Latent Profiles of PTSD, anxiety and depression and association with trauma exposure within prison personnel

Russell Woodfield, Daniel Boduszek, Dominic Willmott

Research output: Contribution to journalArticlepeer-review

Abstract

Objective
The aim of the study was to identify meaningful subtypes of anxiety, depression, and PTSD symptomology amongst Prison Personnel. A further aim was to estimate the association between anxiety, depression and PTSD class membership and typology of Prison Trauma Exposure (Self-Harm/Death, Violent, Environmental) age and years of service, and differentiations between male and female personnel.

Method
A non-probability convenience sample of 1995 Prison Personnel in the UK completed the Prison Personnel Trauma Measure (PPTM), Hospital Anxiety and Depression Scale (HADS) and the Posttraumatic Stress Disorder Checklist – Civilian Version (PCL-C).

Results
Latent profile analysis revealed seven distinct classes in male personnel including a ‘heightened symptom’ (16.8%) and a ‘high symptom group’ (10.3%) and five distinct classes in female personnel including a ‘above moderate symptom group’ (28.4%) and a ‘high symptom group’ (18.1%). Multinomial logistic regression showed that male prison personnel in the ‘moderate with increased PTSD-C and low PTSD-B group’ and the ‘heightened symptom group’ were more likely to be exposed to environmental trauma, whereas male prison personnel in the ‘high symptom group’ were more likely to be exposed to environmental trauma, self-harm/death in prison and have significantly less years of service. Female prison personnel in the ‘moderate symptom group’ were more likely to be exposed to environmental and violent trauma, whereas in the ‘high symptom group’ females were more likely to be exposed to violent trauma.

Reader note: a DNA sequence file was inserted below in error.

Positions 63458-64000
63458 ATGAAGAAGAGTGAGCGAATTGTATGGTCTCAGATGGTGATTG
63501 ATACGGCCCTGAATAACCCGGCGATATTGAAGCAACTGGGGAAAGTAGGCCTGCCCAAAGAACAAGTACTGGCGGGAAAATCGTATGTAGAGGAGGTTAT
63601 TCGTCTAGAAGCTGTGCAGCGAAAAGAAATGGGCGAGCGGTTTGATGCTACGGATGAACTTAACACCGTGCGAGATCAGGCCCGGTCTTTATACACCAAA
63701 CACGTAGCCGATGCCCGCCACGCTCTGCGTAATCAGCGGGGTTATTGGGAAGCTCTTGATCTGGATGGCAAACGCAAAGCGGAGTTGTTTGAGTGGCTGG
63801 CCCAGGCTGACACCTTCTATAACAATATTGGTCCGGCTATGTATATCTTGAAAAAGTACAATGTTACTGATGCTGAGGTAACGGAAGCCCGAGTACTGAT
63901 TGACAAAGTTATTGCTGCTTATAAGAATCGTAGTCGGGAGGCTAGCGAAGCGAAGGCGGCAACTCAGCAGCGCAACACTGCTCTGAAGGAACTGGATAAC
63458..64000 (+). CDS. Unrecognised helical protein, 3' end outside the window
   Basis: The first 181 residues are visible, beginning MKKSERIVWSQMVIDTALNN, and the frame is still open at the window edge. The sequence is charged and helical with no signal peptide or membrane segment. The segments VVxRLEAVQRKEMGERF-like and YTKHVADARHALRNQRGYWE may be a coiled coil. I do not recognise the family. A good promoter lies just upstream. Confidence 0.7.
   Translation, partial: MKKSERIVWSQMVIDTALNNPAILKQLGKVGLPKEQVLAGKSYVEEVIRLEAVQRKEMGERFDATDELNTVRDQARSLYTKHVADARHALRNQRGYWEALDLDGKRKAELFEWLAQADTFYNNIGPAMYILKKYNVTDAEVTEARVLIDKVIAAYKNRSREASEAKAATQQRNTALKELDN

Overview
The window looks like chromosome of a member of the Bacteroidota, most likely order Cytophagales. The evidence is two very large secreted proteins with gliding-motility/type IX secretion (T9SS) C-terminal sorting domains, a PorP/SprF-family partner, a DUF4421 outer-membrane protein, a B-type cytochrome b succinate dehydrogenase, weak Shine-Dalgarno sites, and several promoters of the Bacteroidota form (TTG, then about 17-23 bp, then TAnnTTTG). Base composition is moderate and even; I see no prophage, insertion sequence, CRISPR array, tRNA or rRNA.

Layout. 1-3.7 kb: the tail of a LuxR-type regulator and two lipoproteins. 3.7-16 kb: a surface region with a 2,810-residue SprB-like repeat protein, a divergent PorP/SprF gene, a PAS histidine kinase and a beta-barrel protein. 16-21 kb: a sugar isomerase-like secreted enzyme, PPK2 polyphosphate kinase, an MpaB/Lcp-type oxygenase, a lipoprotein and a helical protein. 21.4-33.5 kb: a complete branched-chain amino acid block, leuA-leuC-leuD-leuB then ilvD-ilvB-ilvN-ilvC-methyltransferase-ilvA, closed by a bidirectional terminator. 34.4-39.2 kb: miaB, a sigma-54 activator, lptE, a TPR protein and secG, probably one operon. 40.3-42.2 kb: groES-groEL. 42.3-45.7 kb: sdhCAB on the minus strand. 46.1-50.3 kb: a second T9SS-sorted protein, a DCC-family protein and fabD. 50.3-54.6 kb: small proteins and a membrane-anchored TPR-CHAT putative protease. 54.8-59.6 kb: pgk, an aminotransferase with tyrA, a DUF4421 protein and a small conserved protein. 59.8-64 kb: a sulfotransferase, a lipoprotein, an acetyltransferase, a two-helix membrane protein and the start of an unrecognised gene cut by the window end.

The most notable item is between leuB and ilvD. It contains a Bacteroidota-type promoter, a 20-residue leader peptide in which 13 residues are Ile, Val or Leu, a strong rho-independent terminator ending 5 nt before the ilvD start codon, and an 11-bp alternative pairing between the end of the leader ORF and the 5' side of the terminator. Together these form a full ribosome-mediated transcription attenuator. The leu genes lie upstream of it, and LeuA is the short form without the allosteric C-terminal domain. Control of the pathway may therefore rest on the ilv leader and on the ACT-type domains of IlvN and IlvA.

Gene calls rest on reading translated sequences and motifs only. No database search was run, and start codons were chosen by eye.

Conclusion
Findings suggest distinctions between anxiety, depression and PTSD symptomology amongst male and female prison personnel and typology of prison trauma exposure. The significance of the present findings is discussed in relation to past and future research as well as policy implications and practice.
Original languageEnglish
Article number100268
JournalEuropean Journal of Trauma & Dissociation
Volume6
Issue number3
Early online date15 Mar 2022
DOIs
Publication statusPublished - Sep 2022

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